National media sidestep UFOs

Billy Cox

There was a big subculture buzz in Washington, D.C., a year ago this week when a group called the Disclosure Project launched a bid to end government secrecy surrounding unidentified flying objects. The goal: Open congressional hearings. The hook was to invite 20 witnesses, some bolstered with government documents, with testimony so compelling the media couldn’t possibly freeze it out.

No doubt, some of the panelists who showed up at the National Press Club offered detailed glimpses into the national-security ramifications of the phenomenon. Retired Air Force Capt. Bob Salas, for instance, revealed how UFOs had knocked 10 Minuteman nukes off-line at their Strategic Air Command silos in Montana in 1967. Former Federal Aviation Administration chief of Accidents and Investigations John Callahan showcased photocopies of incident reports seized by the CIA concerning a half-hour jetliner/UFO encounter off Alaska in 1986.

The ensuing failure of the national media to respond came as no surprise to a couple of journalists who’ve spent years monitoring these dynamics. What most Americans fail to understand, contend Terry Hansen and Patrick Huyghe, is that when it comes to national security issues, the facade of big-media outfits as combative public watchdogs has always been fragile. Throw UFOs into the mix and that facade becomes a myth.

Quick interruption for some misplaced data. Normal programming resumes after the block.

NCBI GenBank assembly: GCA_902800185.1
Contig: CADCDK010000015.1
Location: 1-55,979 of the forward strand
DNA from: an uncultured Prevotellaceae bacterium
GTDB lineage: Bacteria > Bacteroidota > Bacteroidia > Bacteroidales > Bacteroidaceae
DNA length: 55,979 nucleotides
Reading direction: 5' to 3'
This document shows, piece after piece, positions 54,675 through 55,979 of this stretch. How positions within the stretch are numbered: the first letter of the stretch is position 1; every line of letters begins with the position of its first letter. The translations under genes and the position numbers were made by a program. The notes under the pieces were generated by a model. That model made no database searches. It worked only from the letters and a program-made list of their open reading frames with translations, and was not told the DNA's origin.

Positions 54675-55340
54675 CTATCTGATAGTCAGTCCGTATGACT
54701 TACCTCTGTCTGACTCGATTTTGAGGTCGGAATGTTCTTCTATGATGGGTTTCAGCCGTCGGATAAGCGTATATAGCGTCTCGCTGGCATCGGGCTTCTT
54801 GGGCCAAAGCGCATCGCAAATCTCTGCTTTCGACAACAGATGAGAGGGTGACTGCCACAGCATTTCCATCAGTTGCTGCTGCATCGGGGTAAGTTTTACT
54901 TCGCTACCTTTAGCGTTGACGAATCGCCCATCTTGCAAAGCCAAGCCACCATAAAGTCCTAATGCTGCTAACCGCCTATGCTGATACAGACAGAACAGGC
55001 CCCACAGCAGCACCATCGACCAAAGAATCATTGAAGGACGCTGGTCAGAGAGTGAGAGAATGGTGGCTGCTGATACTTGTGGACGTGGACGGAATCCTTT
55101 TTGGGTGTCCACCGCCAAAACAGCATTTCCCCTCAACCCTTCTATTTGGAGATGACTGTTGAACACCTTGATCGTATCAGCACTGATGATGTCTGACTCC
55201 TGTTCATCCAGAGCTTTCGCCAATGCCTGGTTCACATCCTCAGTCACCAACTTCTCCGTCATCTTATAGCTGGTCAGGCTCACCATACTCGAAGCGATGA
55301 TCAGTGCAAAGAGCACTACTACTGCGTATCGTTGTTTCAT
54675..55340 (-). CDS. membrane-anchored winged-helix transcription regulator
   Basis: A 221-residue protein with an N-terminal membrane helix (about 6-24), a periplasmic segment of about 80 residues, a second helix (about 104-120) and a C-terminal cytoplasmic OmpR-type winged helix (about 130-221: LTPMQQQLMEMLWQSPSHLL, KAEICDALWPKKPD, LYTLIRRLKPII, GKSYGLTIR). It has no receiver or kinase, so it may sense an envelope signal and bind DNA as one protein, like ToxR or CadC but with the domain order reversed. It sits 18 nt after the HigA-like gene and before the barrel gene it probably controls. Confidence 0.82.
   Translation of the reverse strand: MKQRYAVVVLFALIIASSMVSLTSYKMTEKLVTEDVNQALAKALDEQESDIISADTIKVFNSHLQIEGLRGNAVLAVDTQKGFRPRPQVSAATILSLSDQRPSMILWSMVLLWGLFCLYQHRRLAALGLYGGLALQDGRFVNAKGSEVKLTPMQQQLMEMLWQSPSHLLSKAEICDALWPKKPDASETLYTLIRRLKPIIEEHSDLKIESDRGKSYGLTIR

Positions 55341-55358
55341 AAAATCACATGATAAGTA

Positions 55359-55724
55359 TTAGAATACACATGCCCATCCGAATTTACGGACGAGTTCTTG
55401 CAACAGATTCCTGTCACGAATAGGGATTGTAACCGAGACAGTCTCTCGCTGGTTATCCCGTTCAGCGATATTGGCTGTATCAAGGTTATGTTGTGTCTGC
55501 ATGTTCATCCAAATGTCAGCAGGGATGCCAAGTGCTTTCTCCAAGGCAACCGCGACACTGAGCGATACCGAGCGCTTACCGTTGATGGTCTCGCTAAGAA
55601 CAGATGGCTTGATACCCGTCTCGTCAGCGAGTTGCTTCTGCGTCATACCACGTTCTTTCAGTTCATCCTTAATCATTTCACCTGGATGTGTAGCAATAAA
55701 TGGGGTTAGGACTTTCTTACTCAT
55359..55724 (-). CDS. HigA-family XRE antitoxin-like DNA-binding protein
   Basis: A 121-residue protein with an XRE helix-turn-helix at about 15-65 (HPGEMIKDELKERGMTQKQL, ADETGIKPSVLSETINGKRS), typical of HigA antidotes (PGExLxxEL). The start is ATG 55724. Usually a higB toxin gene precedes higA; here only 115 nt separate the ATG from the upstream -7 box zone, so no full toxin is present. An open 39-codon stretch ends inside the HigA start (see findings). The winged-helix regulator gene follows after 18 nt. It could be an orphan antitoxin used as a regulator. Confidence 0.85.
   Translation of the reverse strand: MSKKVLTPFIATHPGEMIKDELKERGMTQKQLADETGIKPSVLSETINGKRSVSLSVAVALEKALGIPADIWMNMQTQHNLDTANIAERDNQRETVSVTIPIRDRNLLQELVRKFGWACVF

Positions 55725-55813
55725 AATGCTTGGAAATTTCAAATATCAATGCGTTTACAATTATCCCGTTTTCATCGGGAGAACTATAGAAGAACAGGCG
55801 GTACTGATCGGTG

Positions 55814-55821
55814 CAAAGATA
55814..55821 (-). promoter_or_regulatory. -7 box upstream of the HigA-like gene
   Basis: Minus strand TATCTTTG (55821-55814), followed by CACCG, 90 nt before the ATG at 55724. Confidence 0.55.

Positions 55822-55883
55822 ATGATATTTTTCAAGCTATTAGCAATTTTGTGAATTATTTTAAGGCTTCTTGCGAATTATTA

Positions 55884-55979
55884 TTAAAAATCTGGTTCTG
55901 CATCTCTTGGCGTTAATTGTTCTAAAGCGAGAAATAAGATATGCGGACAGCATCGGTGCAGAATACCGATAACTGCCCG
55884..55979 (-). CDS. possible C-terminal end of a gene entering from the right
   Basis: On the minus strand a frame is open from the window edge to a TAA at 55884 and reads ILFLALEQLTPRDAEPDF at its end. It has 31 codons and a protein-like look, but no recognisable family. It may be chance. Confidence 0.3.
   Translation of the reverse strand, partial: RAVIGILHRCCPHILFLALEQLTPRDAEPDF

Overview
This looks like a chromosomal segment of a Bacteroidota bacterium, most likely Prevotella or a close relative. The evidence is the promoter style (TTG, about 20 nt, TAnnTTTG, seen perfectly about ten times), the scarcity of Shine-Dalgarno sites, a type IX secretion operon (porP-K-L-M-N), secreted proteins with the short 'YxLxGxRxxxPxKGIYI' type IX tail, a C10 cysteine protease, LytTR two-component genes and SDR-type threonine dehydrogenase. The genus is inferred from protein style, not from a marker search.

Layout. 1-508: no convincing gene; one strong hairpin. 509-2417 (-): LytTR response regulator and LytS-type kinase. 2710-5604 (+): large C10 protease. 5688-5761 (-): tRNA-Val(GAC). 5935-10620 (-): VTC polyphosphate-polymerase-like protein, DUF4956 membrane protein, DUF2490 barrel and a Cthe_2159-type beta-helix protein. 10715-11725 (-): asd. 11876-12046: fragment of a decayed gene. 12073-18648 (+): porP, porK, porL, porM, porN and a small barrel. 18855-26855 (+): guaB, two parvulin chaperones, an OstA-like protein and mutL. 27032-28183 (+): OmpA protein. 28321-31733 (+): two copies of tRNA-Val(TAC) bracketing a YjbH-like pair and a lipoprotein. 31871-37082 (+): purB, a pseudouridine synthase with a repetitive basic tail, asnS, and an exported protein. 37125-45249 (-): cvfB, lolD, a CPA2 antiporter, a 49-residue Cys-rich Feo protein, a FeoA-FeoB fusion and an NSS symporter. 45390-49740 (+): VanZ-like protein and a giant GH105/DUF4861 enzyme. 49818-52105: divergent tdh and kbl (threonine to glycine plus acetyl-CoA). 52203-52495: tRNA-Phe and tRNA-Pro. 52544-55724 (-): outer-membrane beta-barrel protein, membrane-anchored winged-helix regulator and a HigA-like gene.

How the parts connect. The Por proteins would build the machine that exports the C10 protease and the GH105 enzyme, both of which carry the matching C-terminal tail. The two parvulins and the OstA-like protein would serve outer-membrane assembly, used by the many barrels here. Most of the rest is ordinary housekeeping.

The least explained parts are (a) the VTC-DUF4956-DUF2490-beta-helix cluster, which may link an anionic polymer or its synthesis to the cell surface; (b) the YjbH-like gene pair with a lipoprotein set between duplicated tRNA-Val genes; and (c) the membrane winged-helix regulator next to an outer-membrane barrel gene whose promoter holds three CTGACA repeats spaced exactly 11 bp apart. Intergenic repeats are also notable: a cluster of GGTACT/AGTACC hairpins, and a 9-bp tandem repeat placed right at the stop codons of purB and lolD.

From the World War II-era recruitment of Scripps-Howard executive editor John Sorrels and publishing magnate John Knight by the U.S. Office of Censorship to The New York Times’ quashing its own field reports about the 1954 CIA coup in Guatemala, Hansen’s The Missing Times: News Media Complicity in the UFO Cover-up chronicles repeated patterns of sometimes avid collusion with conventional covert operations. That such duplicity should extend to UFOs shouldn’t be terribly surprising, and yet, it is.

Take, for instance, a correspondence discovered at the Smithsonian Institution in 1997 between former members of the CIA-sponsored Robertson Panel. Formed in 1953 to marginalize UFOs after a vexing volume of reports began receiving media attention, the panel recommended smearing witnesses as a way to stanch the flow.

In 1966, shortly after a “CBS Reports” investigation on UFOs portrayed witnesses as delusional or unreliable, Robertson panelist Thorton Page wrote former group secretary Fred Durant that he “helped organize the CBS TV show around the Robertson Panel conclusions.” The host of that show: Walter Cronkite, aka The Most Trusted Man In America. 

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